A 52-year-old woman making history as the new “pastor” of two German Catholic parishes is urging other women to follow in her footsteps.
Driving the news
From December 1, Christine Hölscher will be in charge of the parishes of Bad Iburg and Glane, in the Diocese of Osnabrück.
Not as a parish office administrator or lay associate, but as the pastor wielding total financial responsibility, presiding over parish council meetings, coordinating the parishes’ activities, and supervising employees, including a non-resident “priest moderator” who will be limited to the celebration of the Sacraments.
It’s a job that both excites Hölscher and grounds her in reality, as she told German Bishops’ website katholisch.de.
“We’re still a long way from having equal access to power for women”, the new pastor admitted.
Hölscher has a degree in Religious Education and has been working in lay ministry for various years in the Osnabrück diocese.
Hölscher explained that sees her new role not so much as priestly, but as management.
“When leadership responsibilities are shared, abuses of power are less likely to occur”, she said.
The laywoman added that although her new position is grounded in the acute shortage of priests, it’s still progress for Catholic women, so many of whom have turned away from the Church in disappointment.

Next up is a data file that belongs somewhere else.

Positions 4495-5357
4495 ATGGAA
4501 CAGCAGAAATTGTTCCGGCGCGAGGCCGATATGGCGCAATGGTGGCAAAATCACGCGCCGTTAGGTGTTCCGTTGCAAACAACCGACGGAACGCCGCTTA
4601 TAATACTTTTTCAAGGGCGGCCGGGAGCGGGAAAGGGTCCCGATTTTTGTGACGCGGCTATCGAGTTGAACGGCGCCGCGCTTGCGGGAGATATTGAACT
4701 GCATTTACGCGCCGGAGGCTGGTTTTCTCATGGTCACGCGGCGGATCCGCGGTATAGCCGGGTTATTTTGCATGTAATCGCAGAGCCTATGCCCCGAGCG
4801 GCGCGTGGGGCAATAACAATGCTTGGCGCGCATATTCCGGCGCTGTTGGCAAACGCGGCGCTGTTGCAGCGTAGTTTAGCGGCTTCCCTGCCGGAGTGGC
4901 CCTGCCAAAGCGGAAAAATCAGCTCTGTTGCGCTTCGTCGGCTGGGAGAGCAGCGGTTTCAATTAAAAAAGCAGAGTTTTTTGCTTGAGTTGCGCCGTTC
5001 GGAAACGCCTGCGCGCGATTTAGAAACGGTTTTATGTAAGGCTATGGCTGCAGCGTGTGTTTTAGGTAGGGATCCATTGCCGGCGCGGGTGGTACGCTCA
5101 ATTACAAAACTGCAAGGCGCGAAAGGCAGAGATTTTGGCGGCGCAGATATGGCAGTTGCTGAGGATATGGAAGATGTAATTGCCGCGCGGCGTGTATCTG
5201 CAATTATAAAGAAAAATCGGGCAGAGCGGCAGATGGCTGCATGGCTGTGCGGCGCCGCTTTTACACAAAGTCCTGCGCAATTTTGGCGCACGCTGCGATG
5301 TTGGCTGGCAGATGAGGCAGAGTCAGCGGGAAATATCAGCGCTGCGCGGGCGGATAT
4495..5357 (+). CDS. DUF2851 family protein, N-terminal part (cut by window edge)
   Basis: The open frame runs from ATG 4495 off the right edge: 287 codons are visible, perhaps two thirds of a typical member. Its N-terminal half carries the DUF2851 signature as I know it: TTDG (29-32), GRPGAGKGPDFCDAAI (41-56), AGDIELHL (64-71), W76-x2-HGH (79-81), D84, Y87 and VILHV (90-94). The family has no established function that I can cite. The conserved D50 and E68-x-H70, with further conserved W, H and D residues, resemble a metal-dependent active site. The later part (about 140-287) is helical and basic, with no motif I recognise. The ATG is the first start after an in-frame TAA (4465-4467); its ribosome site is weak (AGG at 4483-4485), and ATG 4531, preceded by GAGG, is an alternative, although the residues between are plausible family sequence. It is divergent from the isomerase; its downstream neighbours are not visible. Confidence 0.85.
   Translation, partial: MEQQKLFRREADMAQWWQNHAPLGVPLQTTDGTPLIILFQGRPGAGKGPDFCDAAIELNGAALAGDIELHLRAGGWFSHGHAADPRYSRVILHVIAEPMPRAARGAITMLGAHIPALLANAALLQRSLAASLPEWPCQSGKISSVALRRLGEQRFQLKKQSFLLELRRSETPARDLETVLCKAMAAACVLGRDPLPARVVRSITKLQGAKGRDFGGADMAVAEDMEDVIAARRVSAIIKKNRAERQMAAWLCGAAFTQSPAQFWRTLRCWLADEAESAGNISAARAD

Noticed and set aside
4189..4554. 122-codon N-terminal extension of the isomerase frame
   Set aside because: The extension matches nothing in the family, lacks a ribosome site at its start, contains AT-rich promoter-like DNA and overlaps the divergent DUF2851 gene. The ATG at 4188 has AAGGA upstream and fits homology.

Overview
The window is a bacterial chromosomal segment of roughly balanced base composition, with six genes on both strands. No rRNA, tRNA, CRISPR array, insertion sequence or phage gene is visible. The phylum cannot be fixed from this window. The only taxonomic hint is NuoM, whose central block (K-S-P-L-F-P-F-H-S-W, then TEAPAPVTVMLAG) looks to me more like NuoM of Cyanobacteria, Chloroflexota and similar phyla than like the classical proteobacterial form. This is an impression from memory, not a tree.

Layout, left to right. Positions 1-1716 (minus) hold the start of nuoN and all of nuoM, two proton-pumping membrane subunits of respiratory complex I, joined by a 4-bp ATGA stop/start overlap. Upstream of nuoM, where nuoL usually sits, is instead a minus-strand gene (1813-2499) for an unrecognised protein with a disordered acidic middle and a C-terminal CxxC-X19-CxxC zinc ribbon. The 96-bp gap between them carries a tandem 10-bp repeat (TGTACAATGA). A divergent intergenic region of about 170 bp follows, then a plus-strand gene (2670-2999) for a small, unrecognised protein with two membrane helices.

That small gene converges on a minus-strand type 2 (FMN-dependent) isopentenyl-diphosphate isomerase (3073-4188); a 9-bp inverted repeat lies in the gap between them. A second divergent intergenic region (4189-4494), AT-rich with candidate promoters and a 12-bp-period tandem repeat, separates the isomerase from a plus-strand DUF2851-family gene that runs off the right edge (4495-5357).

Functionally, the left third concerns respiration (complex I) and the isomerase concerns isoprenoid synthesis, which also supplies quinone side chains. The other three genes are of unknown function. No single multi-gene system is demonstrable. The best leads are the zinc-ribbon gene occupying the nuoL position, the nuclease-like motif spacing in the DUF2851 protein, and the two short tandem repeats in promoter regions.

“We need the experience and the charisms of women in leadership positions”, Hölscher highlighted, stressing that she herself sees no reason to continue to deny women access to the ordained ministry.
The new pastor of Bad Iburg and Glane invited other women to follow her example, and not make of her an exception in charge of parishes.
Currently in Germany, three other women are in similar leadership positions: two others in the Osnabrück diocese, on the islands of Juist and Langeoog, and one other in the diocese of Rottenburg-Stuttgart.
In years to come, however, female pastors could become a more and more visible reality, as Churches all over the world struggle to cope with the decline in vocations.
Why it matters
Hölscher’s appointment as pastor of the parishes of Bad Iburg and Glane is another step forward by Osnabrück bishop Franz-Josef Bode, who is not only Vice-President of the German Bishops’ Conference but also chair of the Bishops’ Commission for Women.
Bode has pledged on a number of occasions to make sure responsibilities in his diocese are “equally shared between men and women”, and has flagged another 15 to 20 parishes in which women could be named as pastors, just like Hölscher.
Though Bode is sceptical the Church’s ban on the ordination of women will be overturned any time soon, he said that veto “doesn’t excuse us from exhausting as much as possible what is possible for women now and in the near future”.
In recent months, Bode has been shepherding the Diocese of Osnabrück through a process of reflection and renewal on the theme “Church of participation”, designed to find ways to address the shortage of priests.
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